Is there a word that refers to the different forms of a word, or a word's following four parts of speech—verb, adverb, noun, adjective?

For example:

confuse verb
confusedly adverb
confusion noun
confused, confusing, & confusable adjective

What word should be inserted if I wanted to say:
"I'm looking for all the [forms/parts of speech] of confuse."
"I want to use a [form/part of speech] of startle that is not in the dictionary; bestartlement, for example."

I think the answer to my question might be here Word form dictionary/system/tool, but I couldn't understand the descriptions of Inflection and Conjugation well enough to be certain that either is the word I am looking for.

After reading through the links on declensions and derivational morphology provided by Benjamin Harman and John Lawler respectively, I agree with Lawler that declensions are not what I am talking about. I think I want to refer to the set of any given content word's semantically associated parts of speech, i.e. all the various derivational morpheme altered forms of a given content word (and sometimes to just one of a content word's corresponding forms in a different lexical category).
All these terms are new to me, so I apologize if I used any of them incorrectly.

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    Speechparts. Apr 20, 2021 at 17:27
  • Have you banned prepositions, coordinators, complementisers, interjections, determiners, particles ... (depending on school adhered to)? And if a candidate is not in any dictionary, it's presumptuous to call it a word. Apr 20, 2021 at 17:40
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    No, there's no single word. Lexical categories is a technical term used by grammarians; it means different kinds of words as used in any language, not just Latin or English. There are quite a few, and every language has a different assortment, organized in different ways. "Parts of speech" is the English translation of partes orationis, which is what the Latin grammarians called those categories they knew about, in Latin. They missed some. Apr 20, 2021 at 17:45
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    What is wrong with forms? As far as I know, that is the term that refers to this.
    – Misha R
    Apr 21, 2021 at 14:03
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    @Karl yes, I think 'derivation' is satisfactory. I used to use 'conjugation' before I learned how that is a misapplication.
    – Peter
    Apr 21, 2021 at 17:01

1 Answer 1


Different variations of a non-verb word by parts of speech, by syntactic function, are called "declensions," so "confusedly" is the adverbial declension, "confusion" is the nounal declension, "confused" an adjectival declension. Another word used is "case," like "happy," "happily," and "happiness" are all different cases (i.e., adjective, adverb, and noun, respectively).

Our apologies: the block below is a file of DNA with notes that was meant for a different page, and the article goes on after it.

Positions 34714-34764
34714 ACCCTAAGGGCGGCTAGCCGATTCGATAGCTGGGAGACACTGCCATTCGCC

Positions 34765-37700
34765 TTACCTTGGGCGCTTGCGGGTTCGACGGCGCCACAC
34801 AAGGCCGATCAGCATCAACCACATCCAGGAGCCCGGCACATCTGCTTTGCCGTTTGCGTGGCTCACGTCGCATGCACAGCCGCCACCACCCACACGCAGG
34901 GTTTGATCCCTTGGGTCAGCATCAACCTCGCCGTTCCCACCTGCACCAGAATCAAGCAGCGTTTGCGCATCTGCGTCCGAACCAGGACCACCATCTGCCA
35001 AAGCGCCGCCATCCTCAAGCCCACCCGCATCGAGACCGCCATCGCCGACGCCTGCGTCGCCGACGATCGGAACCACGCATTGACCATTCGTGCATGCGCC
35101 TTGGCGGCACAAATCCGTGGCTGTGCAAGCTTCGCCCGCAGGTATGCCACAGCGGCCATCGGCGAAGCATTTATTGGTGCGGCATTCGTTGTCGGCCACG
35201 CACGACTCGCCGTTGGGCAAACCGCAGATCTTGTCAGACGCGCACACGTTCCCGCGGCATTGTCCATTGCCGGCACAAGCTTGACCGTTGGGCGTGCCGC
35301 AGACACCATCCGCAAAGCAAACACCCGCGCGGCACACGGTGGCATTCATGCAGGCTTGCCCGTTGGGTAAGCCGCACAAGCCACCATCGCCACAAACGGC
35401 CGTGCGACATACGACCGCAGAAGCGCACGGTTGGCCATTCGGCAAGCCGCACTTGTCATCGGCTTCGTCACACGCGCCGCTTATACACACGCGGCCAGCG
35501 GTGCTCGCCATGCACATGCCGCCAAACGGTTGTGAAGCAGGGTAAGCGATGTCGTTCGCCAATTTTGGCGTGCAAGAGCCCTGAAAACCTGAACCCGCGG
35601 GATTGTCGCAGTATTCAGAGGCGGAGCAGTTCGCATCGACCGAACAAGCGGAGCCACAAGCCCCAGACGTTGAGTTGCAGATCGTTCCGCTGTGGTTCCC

When the word is a verb, the variations are called "conjugations."


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    Conjugation and declension are only for paradigmatic affixes, not all variation. Latin (and English) adverbs don't have declensions Apr 20, 2021 at 17:48
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    Yes, they may. In some languages. But for variations to be declensions or conjugations, they have to be paradigmatic -- i.e, the variation has to occur in systematic paradigms, like German cases or Swahili genders. If a feature has no paradigms, like (say) Mandarin nouns or English adjectives, then their variations aren't declensions. I think you may be confusing declension with inflectional or derivational morphology. 'Conjugation' and 'declension' are two special terms for inflections; that's all. Apr 20, 2021 at 17:59
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    'Telescope' (verb) is an 'intercategorial polyseme' of the original (in English) noun formed by 'zero derivation' / 'null derivation', not declension or conjugation. Apr 20, 2021 at 18:20
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    Yep. Derivational morphology like Zero or -ation is non-paradigmatic and declensions or conjugations aren't discussed in their context for that reason. Apr 20, 2021 at 20:22
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    Conjugations and declensions are paradigms; usually they're displayed as tables, like this exercise from an introductory class. Any morphology (prefixes, suffixes, vowel changes, etc) that can be displayed in a table, like a spreadsheet, is paradigmatic. Other stuff that's sporadic and unpredictable is non-paradigmatic. (btw, there are two typos in the Latin paradigm on the exercise. Sigh) Apr 22, 2021 at 16:48

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